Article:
Introduction: Aggression among nurses is a topic that is lively and often touched. However, the level of nurses’ aggression needs to be analyzed with regard to stress, personality traits, and sociodemographic variables.

The aim of this study was to assess the level of aggression among nurses with regard to stress, personality, sociodemographic data, and work-related factors.

Materials and methods: The study involved 189 nurses employed in West Pomeranian hospitals. The research instruments were: the Buss–Perry Aggression Questionnaire (BPAQ), the Neuroticism-Extroversion-Openness-Five Factor Inventory (NEO-FFI), the Perceived Stress Scale (PSS-10), and a self-developed questionnaire concerning sociodemographic data.

Results: Chronic stress, longer work experience, neurotic personality, place of residence, and the form of employment, translate into aggression experienced by nurses. The general aggression rate according to the BPAQ was 69.9 ±18. According to the PSS-10, the largest group of respondents (38.62%) were nurses with the highest stress levels (7–10 sten scores). The nurses with higher perceived stress levels were more prone to anger, verbal aggression and hostility (p < 0.00).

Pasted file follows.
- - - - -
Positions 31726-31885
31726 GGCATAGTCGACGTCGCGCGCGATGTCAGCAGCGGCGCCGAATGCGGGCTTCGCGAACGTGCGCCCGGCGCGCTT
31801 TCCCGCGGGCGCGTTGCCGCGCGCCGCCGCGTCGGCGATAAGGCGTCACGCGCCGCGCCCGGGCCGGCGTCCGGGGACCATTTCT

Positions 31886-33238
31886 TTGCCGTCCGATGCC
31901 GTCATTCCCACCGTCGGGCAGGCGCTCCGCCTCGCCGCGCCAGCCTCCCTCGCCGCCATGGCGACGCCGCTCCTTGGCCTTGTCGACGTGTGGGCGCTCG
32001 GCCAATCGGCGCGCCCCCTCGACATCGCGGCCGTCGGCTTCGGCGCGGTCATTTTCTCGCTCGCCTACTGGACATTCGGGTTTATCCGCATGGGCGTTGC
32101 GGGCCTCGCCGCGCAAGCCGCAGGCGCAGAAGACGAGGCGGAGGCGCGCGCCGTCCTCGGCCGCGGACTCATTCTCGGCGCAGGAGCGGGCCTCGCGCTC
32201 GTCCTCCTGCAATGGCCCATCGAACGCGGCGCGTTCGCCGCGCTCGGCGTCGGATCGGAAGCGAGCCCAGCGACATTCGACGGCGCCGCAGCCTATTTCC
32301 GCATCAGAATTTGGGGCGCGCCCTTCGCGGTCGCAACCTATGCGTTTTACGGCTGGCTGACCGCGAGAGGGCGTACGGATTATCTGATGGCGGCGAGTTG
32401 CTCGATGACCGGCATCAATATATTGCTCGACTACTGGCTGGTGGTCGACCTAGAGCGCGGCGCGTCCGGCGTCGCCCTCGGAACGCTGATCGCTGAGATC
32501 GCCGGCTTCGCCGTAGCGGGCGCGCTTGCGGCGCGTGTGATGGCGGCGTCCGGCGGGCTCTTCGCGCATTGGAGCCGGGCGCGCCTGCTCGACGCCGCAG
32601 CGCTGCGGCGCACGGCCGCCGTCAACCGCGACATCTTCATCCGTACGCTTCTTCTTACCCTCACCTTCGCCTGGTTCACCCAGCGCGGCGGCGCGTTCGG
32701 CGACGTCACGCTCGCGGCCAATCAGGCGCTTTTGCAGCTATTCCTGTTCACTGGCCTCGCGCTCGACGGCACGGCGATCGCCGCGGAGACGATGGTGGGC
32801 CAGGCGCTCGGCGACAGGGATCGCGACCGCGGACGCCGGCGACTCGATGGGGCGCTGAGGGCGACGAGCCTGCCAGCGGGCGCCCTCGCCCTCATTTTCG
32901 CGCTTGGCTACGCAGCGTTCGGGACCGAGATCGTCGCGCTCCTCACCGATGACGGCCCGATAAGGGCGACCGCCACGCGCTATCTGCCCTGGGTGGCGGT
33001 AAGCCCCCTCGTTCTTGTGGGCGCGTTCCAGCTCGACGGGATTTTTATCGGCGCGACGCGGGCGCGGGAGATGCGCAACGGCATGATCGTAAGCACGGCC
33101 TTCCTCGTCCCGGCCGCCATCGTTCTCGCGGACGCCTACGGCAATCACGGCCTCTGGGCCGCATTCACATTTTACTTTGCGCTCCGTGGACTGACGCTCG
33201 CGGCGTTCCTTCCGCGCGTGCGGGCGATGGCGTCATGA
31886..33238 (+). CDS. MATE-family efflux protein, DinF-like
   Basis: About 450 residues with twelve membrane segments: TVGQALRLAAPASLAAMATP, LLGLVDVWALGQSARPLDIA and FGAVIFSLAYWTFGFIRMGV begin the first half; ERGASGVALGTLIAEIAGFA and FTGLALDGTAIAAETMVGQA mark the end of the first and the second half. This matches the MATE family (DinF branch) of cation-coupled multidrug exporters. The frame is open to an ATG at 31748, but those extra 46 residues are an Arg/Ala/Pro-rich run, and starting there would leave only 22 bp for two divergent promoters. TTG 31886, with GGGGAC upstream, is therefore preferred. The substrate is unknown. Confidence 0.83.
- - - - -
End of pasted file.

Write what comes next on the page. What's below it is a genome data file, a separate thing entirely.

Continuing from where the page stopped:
Conclusions: Aggression in the nursing environment is common and is determined by the severe stress faced by nurses. Unquestionably, the levels of stress and aggression are directly proportional. The most common personality traits among nurses are conscientiousness and agreeableness. A higher level of neuroticism is associated with proneness to aggression. The level of aggression is determined by sociodemographic data, stress, and personality traits. Variables that characterize nurses showing aggressive behaviors are: having children, advanced age, and living in a city with a population of up to 100,000, as well as having several jobs and a contract for a specific task as a form of employment.

Frequenza di pubblicazione:
4 volte all'anno
Argomenti della rivista:
Medicine, Basic Medical Science, other, Clinical Medicine, Surgery, Public Health